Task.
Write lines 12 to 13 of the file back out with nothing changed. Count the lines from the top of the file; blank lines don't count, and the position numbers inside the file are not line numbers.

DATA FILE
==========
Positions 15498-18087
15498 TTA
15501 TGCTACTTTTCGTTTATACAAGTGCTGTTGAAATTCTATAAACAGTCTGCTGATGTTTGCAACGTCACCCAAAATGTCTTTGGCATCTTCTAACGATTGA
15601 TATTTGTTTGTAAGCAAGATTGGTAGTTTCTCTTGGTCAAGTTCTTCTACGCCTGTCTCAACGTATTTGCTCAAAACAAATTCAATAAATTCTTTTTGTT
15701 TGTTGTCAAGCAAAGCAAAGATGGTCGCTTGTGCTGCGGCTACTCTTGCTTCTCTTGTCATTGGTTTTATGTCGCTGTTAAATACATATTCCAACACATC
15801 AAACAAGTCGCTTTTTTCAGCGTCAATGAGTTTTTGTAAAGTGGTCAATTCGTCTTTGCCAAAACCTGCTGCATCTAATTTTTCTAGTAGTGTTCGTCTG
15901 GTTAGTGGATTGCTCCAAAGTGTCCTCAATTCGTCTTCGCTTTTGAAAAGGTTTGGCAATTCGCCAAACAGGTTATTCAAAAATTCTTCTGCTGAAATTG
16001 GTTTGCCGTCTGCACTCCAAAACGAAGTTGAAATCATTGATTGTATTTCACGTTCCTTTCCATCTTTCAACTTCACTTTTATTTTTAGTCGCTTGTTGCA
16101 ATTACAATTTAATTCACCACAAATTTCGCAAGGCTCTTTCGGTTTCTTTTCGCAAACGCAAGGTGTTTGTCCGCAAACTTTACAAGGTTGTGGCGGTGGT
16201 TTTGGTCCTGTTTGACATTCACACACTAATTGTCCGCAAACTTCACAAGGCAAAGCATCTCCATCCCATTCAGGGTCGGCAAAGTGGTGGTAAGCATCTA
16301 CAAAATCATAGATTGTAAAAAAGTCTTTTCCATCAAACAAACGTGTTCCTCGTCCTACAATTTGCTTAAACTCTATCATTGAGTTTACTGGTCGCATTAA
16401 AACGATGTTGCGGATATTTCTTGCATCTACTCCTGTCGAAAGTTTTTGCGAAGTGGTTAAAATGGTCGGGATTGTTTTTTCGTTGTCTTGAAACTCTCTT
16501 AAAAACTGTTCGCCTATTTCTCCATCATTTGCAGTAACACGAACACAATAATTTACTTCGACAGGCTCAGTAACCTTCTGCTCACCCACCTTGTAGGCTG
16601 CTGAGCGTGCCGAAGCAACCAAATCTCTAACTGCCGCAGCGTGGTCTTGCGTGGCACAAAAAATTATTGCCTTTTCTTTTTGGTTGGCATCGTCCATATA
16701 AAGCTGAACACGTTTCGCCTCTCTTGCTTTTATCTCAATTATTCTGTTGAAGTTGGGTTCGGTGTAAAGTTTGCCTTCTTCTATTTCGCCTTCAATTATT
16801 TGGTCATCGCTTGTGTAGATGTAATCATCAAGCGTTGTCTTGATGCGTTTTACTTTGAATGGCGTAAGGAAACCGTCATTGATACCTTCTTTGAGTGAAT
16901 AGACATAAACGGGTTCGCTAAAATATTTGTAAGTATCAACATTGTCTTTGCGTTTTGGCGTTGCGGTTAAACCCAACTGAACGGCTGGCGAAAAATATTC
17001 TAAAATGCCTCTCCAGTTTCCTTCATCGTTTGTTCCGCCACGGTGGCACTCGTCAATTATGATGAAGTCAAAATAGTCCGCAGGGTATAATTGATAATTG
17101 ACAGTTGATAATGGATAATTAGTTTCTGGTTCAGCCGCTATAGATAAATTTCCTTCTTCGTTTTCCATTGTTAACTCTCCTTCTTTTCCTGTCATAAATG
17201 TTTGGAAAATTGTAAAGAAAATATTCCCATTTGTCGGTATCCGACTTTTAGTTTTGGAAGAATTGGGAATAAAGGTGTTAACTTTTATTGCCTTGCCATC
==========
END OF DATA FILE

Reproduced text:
16401 AACGATGTTGCGGATATTTCTTGCATCTACTCCTGTCGAAAGTTTTTGCGAAGTGGTTAAAATGGTCGGGATTGTTTTTTCGTTGTCTTGAAACTCTCTT
16501 AAAAACTGTTCGCCTATTTCTCCATCATTTGCAGTAACACGAACACAATAATTTACTTCGACAGGCTCAGTAACCTTCTGCTCACCCACCTTGTAGGCTG